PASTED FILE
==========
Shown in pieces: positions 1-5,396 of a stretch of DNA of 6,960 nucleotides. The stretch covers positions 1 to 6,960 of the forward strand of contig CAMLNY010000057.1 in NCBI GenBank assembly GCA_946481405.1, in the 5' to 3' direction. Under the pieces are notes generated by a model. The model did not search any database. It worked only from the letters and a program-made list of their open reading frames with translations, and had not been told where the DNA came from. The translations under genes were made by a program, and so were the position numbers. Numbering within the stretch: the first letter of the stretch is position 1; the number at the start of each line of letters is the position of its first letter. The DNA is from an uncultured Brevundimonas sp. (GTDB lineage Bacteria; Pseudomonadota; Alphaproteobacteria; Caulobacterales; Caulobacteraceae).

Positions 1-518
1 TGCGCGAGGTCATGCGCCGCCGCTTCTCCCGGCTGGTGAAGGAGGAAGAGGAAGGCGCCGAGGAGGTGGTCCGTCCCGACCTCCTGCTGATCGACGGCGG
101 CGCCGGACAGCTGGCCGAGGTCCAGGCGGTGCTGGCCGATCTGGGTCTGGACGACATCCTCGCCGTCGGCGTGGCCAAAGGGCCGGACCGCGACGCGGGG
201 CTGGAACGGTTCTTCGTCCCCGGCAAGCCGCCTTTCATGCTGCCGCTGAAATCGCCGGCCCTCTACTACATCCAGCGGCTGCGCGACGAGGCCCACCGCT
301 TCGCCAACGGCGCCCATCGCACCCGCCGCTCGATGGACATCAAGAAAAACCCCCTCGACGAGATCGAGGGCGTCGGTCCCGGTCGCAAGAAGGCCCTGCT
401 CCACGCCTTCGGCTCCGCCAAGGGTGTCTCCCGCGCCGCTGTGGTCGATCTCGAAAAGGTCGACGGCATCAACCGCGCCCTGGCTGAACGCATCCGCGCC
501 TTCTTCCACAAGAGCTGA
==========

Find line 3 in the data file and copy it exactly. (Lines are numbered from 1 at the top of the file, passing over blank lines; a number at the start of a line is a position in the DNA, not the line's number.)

1 TGCGCGAGGTCATGCGCCGCCGCTTCTCCCGGCTGGTGAAGGAGGAAGAGGAAGGCGCCGAGGAGGTGGTCCGTCCCGACCTCCTGCTGATCGACGGCGG